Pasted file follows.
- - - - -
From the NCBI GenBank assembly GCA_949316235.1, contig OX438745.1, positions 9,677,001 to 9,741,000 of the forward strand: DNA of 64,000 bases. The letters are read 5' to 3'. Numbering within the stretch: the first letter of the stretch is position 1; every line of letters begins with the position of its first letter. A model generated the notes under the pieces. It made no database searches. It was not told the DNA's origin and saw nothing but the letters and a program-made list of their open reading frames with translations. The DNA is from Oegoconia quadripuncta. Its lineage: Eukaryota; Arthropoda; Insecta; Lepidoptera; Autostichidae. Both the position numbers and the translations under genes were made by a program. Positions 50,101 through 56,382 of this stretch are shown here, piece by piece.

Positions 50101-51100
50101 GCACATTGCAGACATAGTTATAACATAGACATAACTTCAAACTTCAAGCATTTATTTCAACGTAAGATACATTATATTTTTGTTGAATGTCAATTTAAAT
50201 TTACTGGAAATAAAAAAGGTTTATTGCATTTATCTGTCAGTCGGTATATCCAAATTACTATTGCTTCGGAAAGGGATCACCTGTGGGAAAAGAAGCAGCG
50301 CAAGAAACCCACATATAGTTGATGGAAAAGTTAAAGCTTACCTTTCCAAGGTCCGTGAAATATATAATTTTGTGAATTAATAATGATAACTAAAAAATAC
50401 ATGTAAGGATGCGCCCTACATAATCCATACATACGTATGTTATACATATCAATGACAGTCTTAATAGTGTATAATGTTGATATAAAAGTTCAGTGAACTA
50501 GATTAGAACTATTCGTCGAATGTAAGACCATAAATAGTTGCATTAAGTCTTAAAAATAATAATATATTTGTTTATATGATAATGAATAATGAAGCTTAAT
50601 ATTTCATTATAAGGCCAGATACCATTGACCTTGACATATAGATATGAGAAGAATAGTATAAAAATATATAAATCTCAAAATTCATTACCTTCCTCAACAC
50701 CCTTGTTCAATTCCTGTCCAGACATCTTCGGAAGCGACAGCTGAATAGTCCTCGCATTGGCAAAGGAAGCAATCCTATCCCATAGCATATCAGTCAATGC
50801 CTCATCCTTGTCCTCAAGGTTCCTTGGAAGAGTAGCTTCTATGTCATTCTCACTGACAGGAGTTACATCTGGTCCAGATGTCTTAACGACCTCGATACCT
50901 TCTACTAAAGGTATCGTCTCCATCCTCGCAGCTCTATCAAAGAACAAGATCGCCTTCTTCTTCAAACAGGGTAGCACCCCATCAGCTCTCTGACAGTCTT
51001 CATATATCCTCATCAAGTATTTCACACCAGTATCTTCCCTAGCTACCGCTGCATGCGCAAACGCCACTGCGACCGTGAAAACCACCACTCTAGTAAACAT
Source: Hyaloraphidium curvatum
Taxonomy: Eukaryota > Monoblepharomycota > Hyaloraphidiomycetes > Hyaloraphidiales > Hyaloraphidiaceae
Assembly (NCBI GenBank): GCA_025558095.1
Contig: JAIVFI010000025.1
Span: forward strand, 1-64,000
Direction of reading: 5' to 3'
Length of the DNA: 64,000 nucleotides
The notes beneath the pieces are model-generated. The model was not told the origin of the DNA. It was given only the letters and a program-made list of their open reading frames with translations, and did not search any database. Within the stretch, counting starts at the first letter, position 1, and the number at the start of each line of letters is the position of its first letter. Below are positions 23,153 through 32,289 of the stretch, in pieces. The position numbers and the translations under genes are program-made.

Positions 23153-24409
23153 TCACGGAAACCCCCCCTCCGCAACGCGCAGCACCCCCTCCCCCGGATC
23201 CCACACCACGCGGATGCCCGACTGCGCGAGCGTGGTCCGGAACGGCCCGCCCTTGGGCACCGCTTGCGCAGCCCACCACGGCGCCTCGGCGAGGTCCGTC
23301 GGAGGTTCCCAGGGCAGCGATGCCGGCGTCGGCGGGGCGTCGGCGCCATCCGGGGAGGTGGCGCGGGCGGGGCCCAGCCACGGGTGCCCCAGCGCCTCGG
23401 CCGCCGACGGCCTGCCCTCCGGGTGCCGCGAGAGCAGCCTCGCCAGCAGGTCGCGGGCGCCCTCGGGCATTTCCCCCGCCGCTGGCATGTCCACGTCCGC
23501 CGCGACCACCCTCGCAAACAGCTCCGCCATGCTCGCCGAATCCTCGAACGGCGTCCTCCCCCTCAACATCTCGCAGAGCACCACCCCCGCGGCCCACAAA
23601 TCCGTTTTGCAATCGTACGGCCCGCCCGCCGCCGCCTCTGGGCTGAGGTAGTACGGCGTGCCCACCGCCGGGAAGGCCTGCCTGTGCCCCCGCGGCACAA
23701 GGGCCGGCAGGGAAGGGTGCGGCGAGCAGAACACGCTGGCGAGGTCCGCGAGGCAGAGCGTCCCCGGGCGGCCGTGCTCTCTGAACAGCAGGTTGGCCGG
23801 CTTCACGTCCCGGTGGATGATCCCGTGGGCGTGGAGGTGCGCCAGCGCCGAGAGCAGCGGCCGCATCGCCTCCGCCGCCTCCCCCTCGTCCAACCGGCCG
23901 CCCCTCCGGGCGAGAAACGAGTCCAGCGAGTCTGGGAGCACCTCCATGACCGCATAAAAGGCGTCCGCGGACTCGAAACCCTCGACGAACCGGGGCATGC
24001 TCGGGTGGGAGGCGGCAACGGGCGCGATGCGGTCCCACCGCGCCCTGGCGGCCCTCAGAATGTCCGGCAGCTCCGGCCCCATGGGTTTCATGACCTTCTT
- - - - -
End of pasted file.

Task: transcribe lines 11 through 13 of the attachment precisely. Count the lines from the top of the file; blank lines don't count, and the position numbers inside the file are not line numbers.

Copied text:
50901 TCTACTAAAGGTATCGTCTCCATCCTCGCAGCTCTATCAAAGAACAAGATCGCCTTCTTCTTCAAACAGGGTAGCACCCCATCAGCTCTCTGACAGTCTT
51001 CATATATCCTCATCAAGTATTTCACACCAGTATCTTCCCTAGCTACCGCTGCATGCGCAAACGCCACTGCGACCGTGAAAACCACCACTCTAGTAAACAT
Source: Hyaloraphidium curvatum